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Queenscliffe Herald Article - February 2005

Monitoring the Health of our Waterways

Recent publicity regarding the state of the Yarra River serves to remind us how important is the cleanliness and health of all our waterways. This is particularly relevant to our local wetlands which Australia has agreed to protect as part of various international environmental treaties.

We tend to forget that everything we drop on the ground is likely to end up in one of our waterways including Swan Bay and Port Philip Bay. Discarded dog poo, car-washing shampoo, cigarette butts, fertilisers, plastics, drink bottles and much more are flushed down gutters and stormwater drains into our rivers and bays. Even when these items have broken down into their chemical components they still enter the environment via seepage and groundwater.

To assist in the monitoring of our local environment various local groups, including schools, Landcare and Swan Bay Catchment Committee, participate in the Waterwatch Program. which is sponsored by Corangamite Waterwatch and Barwon Water.

Tests are carried out around the Bellarine Peninsula at a number of sites which drain into Swan Bay. Monitoring is done on a regular basis to check the physical and chemical health of the waterways, and their ability to support macro-invertebrate life.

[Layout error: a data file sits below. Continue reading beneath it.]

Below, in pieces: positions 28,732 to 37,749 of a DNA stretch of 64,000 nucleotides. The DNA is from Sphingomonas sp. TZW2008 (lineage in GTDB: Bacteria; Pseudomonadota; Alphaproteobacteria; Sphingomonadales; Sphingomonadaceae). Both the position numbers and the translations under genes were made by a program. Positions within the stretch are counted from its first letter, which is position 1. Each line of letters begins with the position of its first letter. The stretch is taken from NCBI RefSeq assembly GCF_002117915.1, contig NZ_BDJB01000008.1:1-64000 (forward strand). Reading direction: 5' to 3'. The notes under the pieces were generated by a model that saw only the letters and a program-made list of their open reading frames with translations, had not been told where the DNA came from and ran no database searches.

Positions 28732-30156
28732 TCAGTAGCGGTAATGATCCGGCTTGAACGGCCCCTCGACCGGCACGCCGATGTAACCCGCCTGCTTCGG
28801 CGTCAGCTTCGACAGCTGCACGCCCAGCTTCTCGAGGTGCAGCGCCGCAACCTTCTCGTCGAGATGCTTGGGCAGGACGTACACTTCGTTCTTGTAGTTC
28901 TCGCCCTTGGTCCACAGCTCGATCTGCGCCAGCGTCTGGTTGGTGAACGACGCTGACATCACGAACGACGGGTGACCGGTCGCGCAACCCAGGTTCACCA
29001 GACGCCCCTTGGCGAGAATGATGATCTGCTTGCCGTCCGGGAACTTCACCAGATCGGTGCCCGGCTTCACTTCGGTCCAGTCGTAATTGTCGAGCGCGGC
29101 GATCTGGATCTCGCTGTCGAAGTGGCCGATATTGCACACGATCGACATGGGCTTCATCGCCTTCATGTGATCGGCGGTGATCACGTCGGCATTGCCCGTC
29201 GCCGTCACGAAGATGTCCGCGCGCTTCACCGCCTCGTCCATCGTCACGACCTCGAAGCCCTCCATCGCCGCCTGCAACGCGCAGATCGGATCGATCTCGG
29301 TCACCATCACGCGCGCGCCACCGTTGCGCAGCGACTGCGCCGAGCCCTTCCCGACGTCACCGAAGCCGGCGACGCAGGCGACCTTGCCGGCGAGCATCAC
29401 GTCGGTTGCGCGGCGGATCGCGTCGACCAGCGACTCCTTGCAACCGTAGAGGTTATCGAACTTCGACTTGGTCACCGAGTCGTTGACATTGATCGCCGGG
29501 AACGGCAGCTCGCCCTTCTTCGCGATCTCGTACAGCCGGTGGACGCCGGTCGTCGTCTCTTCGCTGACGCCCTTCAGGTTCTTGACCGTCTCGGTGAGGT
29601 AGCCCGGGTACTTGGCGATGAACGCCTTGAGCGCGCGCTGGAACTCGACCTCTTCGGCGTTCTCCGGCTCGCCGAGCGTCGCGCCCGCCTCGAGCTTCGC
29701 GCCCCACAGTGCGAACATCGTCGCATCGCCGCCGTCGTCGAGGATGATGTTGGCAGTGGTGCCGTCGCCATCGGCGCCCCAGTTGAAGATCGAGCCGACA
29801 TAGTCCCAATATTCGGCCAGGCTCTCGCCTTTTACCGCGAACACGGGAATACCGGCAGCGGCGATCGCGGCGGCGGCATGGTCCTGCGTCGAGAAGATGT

One of the tests measures the amount of dissolved oxygen gas in the water. The temperature of the water affects the result so this is taken into account when measuring. Very low levels of dissolved oxygen in the water will reduce the numbers of sensitive species in the ecosystem. (A small-scale example of one of the possible eventual effects of global warming – warmer water temperatures affecting the number of species which are able to survive.)

Tests are also made for conductivity (salinity), turbidity (the more cloudy the water the less sunlight available for the plants to photosynthesize), phosphates (high levels of both organic and inorganic phosphates can lead to algal blooms and produce toxins in the water) and nitrates (high levels can also lead to algal blooms and increase of bacteria.)

Samples of invertebrate life are taken twice a year to test the ability of each site to support aquatic life.

Weather patterns, particularly recent rains, need to be taken into account each time a test is run. For example heavy rain can lead to extra flushing of phosphates, chemicals and rubbish.

Test results are collated each year so long-term trends can be watched and managed in the Catchment area of Swan Bay. Two of the biggest influences are the amount and type of waste flowing down both the natural and man-made drains and the amount and type of fertilisers and pesticides being used on farmlands.

Locals can make a positive contribution to the health of our environment by ensuring they limit and contain any use of chemicals and other pollutants thus preventing further contamination of our waterways.

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